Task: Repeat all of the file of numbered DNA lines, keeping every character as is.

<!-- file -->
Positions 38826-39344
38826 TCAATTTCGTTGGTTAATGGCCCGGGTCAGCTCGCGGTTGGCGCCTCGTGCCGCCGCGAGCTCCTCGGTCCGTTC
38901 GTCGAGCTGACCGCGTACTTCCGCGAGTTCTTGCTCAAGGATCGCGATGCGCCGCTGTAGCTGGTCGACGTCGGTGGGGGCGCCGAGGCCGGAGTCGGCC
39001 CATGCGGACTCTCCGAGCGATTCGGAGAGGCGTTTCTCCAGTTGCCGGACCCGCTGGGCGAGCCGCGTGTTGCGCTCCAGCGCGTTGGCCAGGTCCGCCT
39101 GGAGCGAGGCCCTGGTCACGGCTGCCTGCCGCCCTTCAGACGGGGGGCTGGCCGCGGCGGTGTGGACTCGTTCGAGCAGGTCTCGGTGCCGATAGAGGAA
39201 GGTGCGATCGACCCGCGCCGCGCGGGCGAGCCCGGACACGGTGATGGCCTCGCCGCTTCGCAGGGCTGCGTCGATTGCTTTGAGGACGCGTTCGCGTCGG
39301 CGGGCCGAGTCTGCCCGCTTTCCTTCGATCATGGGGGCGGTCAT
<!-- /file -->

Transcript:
Positions 38826-39344
38826 TCAATTTCGTTGGTTAATGGCCCGGGTCAGCTCGCGGTTGGCGCCTCGTGCCGCCGCGAGCTCCTCGGTCCGTTC
38901 GTCGAGCTGACCGCGTACTTCCGCGAGTTCTTGCTCAAGGATCGCGATGCGCCGCTGTAGCTGGTCGACGTCGGTGGGGGCGCCGAGGCCGGAGTCGGCC
39001 CATGCGGACTCTCCGAGCGATTCGGAGAGGCGTTTCTCCAGTTGCCGGACCCGCTGGGCGAGCCGCGTGTTGCGCTCCAGCGCGTTGGCCAGGTCCGCCT
39101 GGAGCGAGGCCCTGGTCACGGCTGCCTGCCGCCCTTCAGACGGGGGGCTGGCCGCGGCGGTGTGGACTCGTTCGAGCAGGTCTCGGTGCCGATAGAGGAA
39201 GGTGCGATCGACCCGCGCCGCGCGGGCGAGCCCGGACACGGTGATGGCCTCGCCGCTTCGCAGGGCTGCGTCGATTGCTTTGAGGACGCGTTCGCGTCGG
39301 CGGGCCGAGTCTGCCCGCTTTCCTTCGATCATGGGGGCGGTCAT